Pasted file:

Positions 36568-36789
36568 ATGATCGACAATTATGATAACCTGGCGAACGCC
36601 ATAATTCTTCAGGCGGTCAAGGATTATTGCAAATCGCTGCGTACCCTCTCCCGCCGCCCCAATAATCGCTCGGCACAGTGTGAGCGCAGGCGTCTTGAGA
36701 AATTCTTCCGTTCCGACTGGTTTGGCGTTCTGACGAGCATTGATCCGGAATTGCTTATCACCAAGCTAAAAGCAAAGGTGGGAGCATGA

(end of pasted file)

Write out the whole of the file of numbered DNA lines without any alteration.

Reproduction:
Positions 36568-36789
36568 ATGATCGACAATTATGATAACCTGGCGAACGCC
36601 ATAATTCTTCAGGCGGTCAAGGATTATTGCAAATCGCTGCGTACCCTCTCCCGCCGCCCCAATAATCGCTCGGCACAGTGTGAGCGCAGGCGTCTTGAGA
36701 AATTCTTCCGTTCCGACTGGTTTGGCGTTCTGACGAGCATTGATCCGGAATTGCTTATCACCAAGCTAAAAGCAAAGGTGGGAGCATGA